Verb types and semantic maps

Autor/a: OOMEN, Marloes
Año: 2018
Editorial: FEAST, Formal and Experimental Advances in Sign language Theory, Vol. 2 (2018) pp. 116-131
Tipo de código: Copyright
Soporte: Digital


Lingüística, Lingüística » Lingüística de otras Lenguas de Signos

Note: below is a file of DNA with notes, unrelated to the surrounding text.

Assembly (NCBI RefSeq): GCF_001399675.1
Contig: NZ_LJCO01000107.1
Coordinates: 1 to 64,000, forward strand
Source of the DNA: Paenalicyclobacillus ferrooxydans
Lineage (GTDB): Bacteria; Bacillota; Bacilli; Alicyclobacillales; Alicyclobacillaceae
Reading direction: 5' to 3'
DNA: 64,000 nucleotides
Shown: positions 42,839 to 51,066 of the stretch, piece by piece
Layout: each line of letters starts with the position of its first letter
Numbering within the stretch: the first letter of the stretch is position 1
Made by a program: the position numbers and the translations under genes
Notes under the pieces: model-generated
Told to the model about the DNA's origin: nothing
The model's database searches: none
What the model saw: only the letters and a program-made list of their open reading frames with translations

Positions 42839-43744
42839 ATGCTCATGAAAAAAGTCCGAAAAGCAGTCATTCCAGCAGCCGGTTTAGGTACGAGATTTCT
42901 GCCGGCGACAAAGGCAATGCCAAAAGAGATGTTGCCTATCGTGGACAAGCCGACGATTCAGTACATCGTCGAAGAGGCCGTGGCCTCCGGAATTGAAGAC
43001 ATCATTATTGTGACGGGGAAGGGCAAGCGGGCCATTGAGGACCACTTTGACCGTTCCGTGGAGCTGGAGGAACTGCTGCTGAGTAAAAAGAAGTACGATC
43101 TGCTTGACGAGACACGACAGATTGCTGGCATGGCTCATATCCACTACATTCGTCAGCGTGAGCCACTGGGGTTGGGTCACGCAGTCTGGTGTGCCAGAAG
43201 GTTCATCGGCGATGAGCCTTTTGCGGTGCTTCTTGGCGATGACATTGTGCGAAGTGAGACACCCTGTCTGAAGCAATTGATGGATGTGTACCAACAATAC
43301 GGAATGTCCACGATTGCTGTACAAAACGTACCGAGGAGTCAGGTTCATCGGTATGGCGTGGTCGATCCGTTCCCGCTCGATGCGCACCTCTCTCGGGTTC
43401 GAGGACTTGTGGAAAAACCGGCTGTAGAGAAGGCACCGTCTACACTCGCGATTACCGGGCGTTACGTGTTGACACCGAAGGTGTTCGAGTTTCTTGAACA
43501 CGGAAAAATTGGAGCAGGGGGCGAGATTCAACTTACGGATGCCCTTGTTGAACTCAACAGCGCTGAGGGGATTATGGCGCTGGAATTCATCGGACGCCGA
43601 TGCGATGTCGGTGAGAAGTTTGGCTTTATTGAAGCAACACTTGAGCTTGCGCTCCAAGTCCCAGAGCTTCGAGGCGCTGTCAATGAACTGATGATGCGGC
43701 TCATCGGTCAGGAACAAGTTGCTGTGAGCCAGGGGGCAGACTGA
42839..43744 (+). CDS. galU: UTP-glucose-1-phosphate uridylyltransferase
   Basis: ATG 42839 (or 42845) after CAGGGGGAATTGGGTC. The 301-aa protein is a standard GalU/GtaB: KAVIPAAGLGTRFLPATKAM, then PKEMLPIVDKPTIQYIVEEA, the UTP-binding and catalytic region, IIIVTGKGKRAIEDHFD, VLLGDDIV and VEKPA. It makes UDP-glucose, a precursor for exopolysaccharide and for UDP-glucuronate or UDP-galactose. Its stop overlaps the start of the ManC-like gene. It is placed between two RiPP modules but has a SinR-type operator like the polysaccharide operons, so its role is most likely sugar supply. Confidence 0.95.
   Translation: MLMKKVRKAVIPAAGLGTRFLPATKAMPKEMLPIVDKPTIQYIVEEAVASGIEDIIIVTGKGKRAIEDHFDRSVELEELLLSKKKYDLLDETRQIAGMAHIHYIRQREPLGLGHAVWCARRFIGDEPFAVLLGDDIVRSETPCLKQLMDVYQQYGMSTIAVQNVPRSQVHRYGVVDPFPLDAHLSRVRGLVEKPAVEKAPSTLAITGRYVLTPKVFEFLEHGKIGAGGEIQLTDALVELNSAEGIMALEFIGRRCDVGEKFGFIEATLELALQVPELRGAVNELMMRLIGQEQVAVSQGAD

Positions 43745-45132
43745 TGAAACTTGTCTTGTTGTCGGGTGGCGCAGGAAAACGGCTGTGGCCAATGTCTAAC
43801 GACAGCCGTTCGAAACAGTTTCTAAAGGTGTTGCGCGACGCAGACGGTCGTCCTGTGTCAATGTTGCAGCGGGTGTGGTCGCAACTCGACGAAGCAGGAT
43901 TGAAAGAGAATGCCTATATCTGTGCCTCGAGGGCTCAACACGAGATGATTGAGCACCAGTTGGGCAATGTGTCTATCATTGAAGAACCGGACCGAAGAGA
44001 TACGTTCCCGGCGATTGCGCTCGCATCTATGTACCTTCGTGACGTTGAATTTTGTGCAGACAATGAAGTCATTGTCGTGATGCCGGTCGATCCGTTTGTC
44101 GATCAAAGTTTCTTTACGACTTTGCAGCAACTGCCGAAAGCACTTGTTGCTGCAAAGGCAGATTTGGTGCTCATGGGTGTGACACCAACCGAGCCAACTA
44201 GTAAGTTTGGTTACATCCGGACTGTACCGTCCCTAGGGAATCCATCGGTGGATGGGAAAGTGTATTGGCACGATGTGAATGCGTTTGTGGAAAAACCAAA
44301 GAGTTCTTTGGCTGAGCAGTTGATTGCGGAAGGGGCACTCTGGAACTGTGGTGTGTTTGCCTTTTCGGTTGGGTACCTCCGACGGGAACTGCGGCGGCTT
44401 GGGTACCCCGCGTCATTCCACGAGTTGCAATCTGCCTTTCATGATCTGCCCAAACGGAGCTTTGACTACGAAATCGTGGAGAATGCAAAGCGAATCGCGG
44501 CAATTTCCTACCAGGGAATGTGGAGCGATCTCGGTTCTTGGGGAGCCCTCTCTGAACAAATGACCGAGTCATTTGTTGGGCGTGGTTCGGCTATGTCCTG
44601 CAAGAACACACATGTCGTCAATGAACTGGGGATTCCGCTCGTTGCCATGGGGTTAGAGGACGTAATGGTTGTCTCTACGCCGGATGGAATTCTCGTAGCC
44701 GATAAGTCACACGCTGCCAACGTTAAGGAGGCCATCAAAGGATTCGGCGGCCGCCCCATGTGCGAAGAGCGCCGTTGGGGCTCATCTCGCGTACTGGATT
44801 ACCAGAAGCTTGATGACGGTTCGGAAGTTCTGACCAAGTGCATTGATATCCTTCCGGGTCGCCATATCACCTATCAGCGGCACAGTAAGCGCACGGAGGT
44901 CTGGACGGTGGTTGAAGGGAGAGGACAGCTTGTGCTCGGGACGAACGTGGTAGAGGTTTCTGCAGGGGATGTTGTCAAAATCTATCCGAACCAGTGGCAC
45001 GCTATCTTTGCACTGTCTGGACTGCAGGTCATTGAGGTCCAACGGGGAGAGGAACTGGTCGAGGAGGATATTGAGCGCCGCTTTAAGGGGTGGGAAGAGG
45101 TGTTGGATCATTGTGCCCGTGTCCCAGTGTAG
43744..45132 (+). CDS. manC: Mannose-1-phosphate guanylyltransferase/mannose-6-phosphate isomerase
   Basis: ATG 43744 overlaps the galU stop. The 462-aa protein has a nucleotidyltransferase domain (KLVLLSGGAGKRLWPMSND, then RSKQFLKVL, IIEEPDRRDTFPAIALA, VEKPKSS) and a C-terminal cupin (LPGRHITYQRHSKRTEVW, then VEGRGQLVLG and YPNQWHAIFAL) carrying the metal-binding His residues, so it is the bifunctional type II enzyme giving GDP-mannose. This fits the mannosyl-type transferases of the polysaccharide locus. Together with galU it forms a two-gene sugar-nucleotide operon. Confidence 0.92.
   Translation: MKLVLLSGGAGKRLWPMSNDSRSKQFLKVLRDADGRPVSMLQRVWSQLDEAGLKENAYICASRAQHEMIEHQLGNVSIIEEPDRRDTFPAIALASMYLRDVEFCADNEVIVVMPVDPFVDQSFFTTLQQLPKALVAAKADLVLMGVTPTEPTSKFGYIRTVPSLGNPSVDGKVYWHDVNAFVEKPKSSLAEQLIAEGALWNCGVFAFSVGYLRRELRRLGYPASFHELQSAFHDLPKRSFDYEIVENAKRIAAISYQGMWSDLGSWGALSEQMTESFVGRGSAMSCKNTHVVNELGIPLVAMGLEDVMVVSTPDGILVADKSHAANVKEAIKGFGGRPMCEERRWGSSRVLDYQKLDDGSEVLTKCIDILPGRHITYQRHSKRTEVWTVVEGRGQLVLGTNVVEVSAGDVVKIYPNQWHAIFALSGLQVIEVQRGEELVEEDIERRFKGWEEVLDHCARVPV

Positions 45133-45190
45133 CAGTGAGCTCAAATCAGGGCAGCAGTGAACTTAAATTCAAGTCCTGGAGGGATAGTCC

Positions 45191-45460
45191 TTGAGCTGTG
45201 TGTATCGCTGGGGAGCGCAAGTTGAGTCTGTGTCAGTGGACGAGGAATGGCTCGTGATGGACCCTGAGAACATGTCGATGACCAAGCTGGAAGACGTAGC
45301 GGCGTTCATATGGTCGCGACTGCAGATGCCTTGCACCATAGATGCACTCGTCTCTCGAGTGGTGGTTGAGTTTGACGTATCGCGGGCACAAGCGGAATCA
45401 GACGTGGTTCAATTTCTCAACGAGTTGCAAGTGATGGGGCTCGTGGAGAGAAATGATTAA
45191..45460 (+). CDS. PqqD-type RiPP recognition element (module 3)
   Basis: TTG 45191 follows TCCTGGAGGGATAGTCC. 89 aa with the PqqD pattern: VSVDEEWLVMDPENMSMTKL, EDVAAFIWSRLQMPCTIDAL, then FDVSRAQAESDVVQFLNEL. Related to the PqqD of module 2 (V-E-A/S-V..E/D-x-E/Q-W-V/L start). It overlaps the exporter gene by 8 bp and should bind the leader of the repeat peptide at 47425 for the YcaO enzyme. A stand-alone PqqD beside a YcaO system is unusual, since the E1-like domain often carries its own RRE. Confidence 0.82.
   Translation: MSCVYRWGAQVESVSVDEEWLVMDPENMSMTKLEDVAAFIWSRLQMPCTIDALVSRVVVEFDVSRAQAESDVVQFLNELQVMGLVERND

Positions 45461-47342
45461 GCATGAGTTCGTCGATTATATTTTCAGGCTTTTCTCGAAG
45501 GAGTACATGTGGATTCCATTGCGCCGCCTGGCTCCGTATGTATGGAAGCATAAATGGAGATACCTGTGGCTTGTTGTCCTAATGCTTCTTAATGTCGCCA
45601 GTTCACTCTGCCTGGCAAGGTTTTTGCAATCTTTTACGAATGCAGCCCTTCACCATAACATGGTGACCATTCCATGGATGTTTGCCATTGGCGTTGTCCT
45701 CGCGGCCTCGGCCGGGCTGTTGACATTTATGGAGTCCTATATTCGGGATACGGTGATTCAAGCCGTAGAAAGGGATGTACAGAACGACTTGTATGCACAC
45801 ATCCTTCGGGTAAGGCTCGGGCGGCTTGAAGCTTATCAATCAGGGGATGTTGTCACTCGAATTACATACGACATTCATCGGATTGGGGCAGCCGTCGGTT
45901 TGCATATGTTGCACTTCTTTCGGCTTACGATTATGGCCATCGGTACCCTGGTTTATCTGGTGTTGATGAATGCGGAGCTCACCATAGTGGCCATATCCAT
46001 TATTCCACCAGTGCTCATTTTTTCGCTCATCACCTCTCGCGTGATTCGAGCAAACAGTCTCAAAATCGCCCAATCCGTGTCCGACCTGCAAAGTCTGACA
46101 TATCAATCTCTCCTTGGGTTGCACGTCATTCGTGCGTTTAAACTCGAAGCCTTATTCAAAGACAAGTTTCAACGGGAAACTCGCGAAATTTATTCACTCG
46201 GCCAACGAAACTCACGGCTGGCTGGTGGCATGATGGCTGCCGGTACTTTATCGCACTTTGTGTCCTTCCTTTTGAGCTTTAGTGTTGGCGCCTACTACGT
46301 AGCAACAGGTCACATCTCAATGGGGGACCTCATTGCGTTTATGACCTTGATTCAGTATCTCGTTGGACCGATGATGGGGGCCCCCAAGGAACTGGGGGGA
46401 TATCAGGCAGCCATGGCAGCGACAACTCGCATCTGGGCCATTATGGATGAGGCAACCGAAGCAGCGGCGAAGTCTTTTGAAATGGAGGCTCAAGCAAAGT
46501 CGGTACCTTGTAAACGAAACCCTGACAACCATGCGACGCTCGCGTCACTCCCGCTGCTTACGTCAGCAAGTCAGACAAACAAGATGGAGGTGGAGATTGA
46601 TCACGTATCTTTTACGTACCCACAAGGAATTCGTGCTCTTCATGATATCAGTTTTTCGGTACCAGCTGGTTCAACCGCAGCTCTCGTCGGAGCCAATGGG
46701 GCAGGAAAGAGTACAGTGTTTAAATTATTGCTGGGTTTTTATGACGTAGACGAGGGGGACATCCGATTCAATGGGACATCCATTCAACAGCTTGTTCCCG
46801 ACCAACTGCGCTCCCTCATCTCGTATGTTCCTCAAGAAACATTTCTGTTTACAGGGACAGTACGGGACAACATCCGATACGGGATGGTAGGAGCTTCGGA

Verb classifications for sign languages are typically based on agreement properties (Padden 1988) and have also been suggested to be semantically grounded (Meir 1998, 2002). In light of the latter proposition, it is surprising that the semantics of verb types have not been explored in much depth. This study aims to investigate the semantic underpinnings of verb types. It is hypothesized that the semantic properties that govern case-frame selection in spoken languages (Hopper and Thompson 1980; Tsunoda 1981) similarly mediate verb type in sign languages. The rationale behind this idea is that many such properties have the potential to be expressed iconically in sign language verb forms. Particular constellations of features are thus expected to increase the likelihood of a verb to be of a certain type. To test this hypothesis, a method previously used to investigate the connection between verb semantics and transitivity in spoken languages (Malchukov 2005) is applied to data from German Sign Language (DGS). Overall, the results lend credibility to the supposition that case marking systems in spoken languages and the verb-type system in sign languages are sensitive to the same underlying semantic factors, underscoring the centrality of these notions in language. In addition, the results offer a finer-grained picture of the semantics of verbs of different types, and enable us to formulate predictions about the scope of diachronic change and synchronic and cross-linguistic variation in this domain.